The SEC also proposes an exemption for Tier II Finders that would permit Tier II Finders to engage in additional solicitation-related activities beyond those permitted for Tier I Finders. A Tier II Finder is defined as a Finder who meets the relevant conditions above and who engages in solicitation-related activities on behalf of an issuer that are limited to (i) identifying, screening and contacting potential investors; (ii) distributing issuer offering materials to investors; (iii) discussing issuer information included in any offering materials, provided that the Tier II Finder does not provide advice as to the valuation or advisability of the investment; and (iv) arranging or participating in meetings with the issuer and investor.3 The SEC generally views solicitation as any affirmative effort to induce or attempt to induce a securities transaction and broadly views these activities of Tier II Finders to constitute solicitation. The SEC states that limiting the proposed exemption to these specified activities associated with solicitation, along with the additional conditions set forth below, is intended to narrow the role of the Tier II Finder to support the proposed exemption. 

A Tier II Finder wishing to rely on the proposed exemption also would need to satisfy certain disclosure requirements and other conditions.4 First, the Tier II Finder would need to provide a potential investor, prior to or at the time of the solicitation, disclosures that include:

  • the name of the Tier II Finder; 
  • the name of the issuer; 
  • the description of the relationship between the Tier II Finder and the issuer, including any affiliation; 
  • a statement that the Tier II Finder will be compensated for his or her solicitation activities by the issuer and a description of the terms of such compensation arrangement; 
  • any material conflicts of interest resulting from the arrangement or relationship between the Tier II Finder and the issuer; and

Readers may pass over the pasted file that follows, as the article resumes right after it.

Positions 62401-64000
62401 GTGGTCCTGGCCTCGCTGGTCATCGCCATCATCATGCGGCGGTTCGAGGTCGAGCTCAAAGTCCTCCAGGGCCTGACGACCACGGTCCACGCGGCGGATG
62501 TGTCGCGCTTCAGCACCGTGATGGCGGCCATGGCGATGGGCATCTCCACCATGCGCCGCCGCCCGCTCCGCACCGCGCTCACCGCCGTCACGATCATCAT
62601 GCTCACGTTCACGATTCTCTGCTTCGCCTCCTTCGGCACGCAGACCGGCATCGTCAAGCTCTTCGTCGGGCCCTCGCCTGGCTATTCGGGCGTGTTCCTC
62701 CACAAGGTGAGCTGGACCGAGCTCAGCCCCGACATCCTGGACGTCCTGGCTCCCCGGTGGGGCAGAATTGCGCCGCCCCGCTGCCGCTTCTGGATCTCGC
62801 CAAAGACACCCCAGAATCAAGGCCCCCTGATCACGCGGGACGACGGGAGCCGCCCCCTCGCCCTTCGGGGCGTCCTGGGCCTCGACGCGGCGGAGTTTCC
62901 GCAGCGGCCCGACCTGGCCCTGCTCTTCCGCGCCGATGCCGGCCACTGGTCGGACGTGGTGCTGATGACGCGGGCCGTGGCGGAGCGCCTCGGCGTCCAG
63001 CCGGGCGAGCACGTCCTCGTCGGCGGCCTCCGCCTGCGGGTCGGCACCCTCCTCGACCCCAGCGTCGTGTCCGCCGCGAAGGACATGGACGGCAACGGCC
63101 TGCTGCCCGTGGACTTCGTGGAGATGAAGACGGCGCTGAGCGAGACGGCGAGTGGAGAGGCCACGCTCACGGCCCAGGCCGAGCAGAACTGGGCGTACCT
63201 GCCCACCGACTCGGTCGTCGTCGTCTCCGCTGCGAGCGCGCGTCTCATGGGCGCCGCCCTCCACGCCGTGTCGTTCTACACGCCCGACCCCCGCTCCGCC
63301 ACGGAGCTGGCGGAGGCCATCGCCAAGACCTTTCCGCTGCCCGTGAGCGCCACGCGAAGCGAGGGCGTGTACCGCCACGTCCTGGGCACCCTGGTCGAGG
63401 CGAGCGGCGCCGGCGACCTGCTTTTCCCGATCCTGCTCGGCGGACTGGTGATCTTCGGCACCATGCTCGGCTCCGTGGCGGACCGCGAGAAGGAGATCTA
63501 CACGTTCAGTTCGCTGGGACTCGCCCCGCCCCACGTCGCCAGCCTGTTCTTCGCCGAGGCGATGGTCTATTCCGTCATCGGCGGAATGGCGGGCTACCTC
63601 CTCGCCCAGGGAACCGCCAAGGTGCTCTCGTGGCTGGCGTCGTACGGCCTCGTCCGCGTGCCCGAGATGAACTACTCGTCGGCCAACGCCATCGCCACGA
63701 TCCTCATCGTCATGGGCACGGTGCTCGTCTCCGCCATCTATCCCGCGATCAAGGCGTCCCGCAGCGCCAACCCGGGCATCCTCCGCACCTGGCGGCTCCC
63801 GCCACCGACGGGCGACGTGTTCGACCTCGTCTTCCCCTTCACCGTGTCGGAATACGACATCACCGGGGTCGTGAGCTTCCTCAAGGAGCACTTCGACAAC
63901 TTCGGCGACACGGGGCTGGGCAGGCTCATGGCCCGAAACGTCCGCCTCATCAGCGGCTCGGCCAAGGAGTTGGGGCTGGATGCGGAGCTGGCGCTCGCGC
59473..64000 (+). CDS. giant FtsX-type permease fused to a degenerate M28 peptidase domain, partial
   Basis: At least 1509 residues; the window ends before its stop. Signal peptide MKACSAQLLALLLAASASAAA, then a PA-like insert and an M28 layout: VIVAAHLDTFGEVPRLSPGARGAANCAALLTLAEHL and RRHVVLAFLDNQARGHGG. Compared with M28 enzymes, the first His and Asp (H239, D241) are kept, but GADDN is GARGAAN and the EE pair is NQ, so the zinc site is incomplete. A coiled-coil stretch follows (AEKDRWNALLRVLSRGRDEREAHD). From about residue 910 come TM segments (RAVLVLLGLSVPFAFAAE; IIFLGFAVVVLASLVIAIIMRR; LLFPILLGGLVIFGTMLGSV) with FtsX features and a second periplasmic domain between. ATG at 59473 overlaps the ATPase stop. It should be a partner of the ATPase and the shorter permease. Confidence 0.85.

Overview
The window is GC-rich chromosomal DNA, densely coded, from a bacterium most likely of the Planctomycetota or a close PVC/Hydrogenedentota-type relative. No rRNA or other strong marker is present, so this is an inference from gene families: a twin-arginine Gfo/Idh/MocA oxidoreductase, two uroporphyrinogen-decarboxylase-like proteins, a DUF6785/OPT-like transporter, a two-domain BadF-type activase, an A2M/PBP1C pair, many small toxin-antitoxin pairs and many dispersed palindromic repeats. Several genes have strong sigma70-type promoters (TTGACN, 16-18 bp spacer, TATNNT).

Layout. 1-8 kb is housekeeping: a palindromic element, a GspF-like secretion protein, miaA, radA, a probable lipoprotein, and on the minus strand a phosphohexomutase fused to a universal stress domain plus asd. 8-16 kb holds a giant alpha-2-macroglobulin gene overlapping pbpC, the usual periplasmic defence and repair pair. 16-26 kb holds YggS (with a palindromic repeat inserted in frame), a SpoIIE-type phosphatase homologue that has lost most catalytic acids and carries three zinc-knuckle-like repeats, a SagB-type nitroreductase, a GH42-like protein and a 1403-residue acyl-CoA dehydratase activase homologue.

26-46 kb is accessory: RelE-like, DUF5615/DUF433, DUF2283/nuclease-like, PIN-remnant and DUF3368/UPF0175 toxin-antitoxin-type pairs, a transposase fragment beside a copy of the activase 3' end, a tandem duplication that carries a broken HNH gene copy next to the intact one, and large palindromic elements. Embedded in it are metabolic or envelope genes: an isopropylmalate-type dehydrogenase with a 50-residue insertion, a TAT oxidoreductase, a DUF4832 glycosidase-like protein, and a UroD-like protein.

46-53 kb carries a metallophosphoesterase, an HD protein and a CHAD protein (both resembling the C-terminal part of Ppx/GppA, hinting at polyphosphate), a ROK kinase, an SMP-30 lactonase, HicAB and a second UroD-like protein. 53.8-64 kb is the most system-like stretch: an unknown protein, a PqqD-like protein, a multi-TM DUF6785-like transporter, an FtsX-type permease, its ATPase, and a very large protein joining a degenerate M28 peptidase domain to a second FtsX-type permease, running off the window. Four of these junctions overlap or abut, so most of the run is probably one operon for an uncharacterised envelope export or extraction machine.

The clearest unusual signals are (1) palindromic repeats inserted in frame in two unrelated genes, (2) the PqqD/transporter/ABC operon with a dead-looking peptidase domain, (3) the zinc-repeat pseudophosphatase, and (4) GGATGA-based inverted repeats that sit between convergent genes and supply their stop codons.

• an affirmative statement that the Tier II Finder is acting as an agent of the issuer, is not acting as an associated person of a broker-dealer and is not undertaking a role to act in the investor’s best interest.

The SEC proposes to allow a Tier II Finder to provide the above disclosures orally, provided that the oral disclosure is supplemented by written disclosure no later than the time of any related investment in the issuer’s securities. The written disclosures can be provided through either paper or electronic means.

Second, the Tier II Finder also must obtain from the investor, prior to or at the time of any investment in the issuer’s securities, a dated written acknowledgment of receipt of the Tier II Finder’s required disclosures. The written acknowledgment may be provided through either paper or electronic means.

A Tier II Finder who complies with all the conditions of the proposed exemption may receive transaction-based compensation for services provided in connection with the activities described above without being required to register as a broker under Section 15(a) of the Exchange Act.

Prohibited Activities for Finders

The proposed exemption would apply only with respect to the defined activities for each tier of Finder and is limited to activities solely in connection with primary offerings. A Finder could not rely on this proposed exemption to engage in broker activity beyond the scope of the proposed exemption. For example, a Finder could not:

  • be involved in structuring the transaction or negotiating the terms of the offering;
  • handle funds or securities or bind the issuer or investor;
  • participate in the preparation of any sales materials;
  • perform any independent analysis of the sale; 
  • engage in any “due diligence” activities;
  • assist or provide financing for such purchases; and
  • provide advice as to the valuation or financial advisability of the investment.